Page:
Proposed improvement to the Desktop Entry Specification: Relative icon paths
magnus.bergmark at gmail.com
Tue Sep 23 01:01:32 PDT 2008
In the current Desktop Entry
it's possible to specify an icon for the directory (in case of a
.directoryfile) or the
.desktop file itself. Implementations are to follow this rule:
> Icon to display in file manager, menus, etc. If the name is an absolute
> path, the given file will be used. If the name is not an absolute path, the
> algorithm described in the Icon Theme Specification<http://freedesktop.org/wiki/Standards/icon-theme-spec>will be used to locate the icon.
The Icon Theme Specification<http://freedesktop.org/wiki/Standards/icon-theme-spec>specifies
that the icon should be seached for in a collection of paths
related to the current theme.
I propose that we allow the usage of relative paths in some way also.
1. I use a lot of .directory files to make directories containing a movie
have the movie poster as the icon. This behaviour could apply to any form of
media, like comic books, music (album art) and photos.
2. A vendor might want to bundle an icon to a piece of software they're
distributing to go with a .desktop file which are not to go in the
desktop menu and therefore are still located in the application directory.
1. I have a script looking for a specially named file (.folder.png) and
when it finds one, it will create or update the .directory file in the
same location as the icon file with the full path of it. Everytime I move a
directory, mount it on another computer or just have a soft link I browse
through, I have to rerun the script in the current path I'm using.
Applications like Amarok will explicitly create the .directory file with
the icon path set to the absolute path to the directory, plus the filename
of the album art.
2. In this case, the install script must update the .desktop file with
the full path to the icon, and hope that the user will never move this
directory. A install script is now required even if it wasn't before.
I propose that we allow the user to specify a relative path to a file to use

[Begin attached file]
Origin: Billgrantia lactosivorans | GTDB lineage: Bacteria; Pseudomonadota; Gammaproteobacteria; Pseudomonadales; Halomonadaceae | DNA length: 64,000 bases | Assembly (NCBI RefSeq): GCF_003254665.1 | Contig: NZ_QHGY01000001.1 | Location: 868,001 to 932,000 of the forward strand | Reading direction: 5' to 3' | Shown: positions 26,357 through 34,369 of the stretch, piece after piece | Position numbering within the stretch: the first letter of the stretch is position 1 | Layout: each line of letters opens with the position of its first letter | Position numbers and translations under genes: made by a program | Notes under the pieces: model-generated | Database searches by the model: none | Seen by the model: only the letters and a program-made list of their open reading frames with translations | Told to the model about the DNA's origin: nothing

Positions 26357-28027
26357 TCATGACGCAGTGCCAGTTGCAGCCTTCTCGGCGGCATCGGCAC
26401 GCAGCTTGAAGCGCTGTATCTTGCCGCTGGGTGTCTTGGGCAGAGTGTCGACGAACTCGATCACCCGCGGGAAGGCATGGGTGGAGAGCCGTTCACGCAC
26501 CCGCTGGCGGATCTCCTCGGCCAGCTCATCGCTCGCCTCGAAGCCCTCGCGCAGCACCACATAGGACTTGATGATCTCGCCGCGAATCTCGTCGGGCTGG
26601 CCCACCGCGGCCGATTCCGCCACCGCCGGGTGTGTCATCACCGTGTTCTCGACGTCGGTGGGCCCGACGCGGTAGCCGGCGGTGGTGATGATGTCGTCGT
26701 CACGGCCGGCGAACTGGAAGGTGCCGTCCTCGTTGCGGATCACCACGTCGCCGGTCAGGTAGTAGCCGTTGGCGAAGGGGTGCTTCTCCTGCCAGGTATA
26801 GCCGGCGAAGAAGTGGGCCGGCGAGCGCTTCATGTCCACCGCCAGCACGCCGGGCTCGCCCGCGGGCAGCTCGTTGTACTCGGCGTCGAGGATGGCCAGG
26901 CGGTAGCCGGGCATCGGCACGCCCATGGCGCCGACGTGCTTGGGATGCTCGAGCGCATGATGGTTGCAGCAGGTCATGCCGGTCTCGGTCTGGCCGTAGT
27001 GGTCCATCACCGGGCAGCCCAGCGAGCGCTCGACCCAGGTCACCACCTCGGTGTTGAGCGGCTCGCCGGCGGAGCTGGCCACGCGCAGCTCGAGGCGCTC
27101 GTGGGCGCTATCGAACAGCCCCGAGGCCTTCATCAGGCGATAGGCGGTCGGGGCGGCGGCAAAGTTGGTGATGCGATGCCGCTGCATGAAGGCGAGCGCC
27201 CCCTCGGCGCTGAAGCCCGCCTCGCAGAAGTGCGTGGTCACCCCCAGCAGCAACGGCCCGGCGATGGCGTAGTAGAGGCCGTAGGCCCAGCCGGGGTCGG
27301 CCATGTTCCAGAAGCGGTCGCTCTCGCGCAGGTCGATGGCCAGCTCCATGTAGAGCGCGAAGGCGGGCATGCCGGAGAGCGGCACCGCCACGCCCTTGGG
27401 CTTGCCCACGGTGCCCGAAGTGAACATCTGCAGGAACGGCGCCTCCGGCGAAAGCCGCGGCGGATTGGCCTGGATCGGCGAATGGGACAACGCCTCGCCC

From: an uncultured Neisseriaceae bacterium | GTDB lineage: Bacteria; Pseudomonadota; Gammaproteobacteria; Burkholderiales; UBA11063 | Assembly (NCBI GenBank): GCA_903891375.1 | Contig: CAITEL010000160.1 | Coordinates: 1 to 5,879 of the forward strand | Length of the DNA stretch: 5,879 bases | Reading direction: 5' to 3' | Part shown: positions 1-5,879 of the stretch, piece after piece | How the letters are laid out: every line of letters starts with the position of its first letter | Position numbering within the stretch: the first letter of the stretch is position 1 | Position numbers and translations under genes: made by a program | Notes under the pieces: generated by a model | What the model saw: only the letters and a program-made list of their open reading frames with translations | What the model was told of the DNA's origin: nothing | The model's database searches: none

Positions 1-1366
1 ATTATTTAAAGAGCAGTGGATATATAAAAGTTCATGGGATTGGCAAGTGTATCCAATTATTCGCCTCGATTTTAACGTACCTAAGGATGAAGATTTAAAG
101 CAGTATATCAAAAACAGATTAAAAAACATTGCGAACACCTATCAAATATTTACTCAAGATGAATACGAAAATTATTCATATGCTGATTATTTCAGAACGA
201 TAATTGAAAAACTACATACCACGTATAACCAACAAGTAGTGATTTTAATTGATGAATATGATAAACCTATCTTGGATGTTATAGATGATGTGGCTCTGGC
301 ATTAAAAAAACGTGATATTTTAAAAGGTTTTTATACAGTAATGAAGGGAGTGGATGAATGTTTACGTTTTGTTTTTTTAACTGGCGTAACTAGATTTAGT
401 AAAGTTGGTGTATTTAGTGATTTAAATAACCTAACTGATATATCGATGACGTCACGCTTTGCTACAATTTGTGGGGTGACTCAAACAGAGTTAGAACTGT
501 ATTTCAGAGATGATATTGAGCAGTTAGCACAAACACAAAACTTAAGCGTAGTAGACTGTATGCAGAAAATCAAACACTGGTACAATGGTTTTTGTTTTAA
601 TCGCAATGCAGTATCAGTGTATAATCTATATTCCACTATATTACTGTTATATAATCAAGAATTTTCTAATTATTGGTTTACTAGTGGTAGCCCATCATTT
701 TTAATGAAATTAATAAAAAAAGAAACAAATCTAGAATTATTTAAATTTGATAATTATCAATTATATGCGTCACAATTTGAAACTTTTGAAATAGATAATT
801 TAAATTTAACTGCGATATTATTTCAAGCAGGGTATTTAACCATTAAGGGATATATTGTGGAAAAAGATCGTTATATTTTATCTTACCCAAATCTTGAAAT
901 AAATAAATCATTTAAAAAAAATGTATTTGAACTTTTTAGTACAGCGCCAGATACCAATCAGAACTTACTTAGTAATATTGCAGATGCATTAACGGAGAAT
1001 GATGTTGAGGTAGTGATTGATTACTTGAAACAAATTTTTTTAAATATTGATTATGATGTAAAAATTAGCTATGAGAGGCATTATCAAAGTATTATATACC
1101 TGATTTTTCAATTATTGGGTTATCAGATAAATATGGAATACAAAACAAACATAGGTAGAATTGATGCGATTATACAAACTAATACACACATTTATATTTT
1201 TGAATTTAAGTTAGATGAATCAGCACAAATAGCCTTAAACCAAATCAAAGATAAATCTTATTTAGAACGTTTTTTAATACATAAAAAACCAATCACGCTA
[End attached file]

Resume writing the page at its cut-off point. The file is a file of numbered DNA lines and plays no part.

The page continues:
as an icon. How we do this is not really important, but I have these
separate suggestions (ordered by how it "should" work, IMHO):
- Icon paths starting with a dot will be relative from the directory
containing the Desktop Entry; the path ./folder_icon.png in
/home/user/Documents/BookProject/.directory will set the icon to
- When no absolute path is specified, first search the containing
directory before following the Icon Theme Specification. In the example
above, we would have entered folder_icon.png and this file would have
been found locally before searching for it and therefore set.
- Usage of some other prefix to denote a relative path, rules following
- Using a different setting, or a compliment to the setting (like
Icon=..., IconPath=Relative), rules following the others
I do not think the first few would be that hard to implement, altough my
knowledge in this area is a bit clouded. It is important to specify exactly
where the relative path will apply from when loading the icon, and when this
is done, it should be easy enough to do the rest. According to how I think
would be best is to have the relative path apply to the directory *
containing* the Desktop Entry. That is, if I use some form of file manager
that follows the specs and I have the following structure:
│ +─ .directory (Icon=./folder_icon.png)
│ +─ folder_icon.png
│ +─ (...)
+─ .directory (Icon=./.project.png)
+─ Generate Documentation.desktop (Icon=./gendocs.png)
- Visiting SoftwareProject would let me see a entry called Generate
Documentation and have the Projects/SoftwareProject/gendocs.png file as
- Visiting BookProject would let me see that the current directory have
Projects/BookProject/folder_icon.png as the icon (if whis is displayed at
- Visiting Projects will let me see two directories, BookProject and
SoftwareProject, both having their respective icons correctly as expected.
I would not be surprised if it's hard to do this in reality since the most
simple things are often the hardest to do in a large codebase. It would also
not surprise me if this is the reason it's not in the spec from the
beginning... Perhaps we could make this easier if we specify that a local
path going up a directory structure will be illegal and that the path must
be from the directory downwards.
Anyway... Let's discuss!
PS. I hope this is the correct list to mail this to. If not, please direct
me to where I should send this proposal. .DS
Magnus Bergmark - magnus DOT bergmark AT gmail DOT com
Fingerprint: 0E6F D2DB F0EF 534A 2184 52AF 7BE8 4794 DB6A A648
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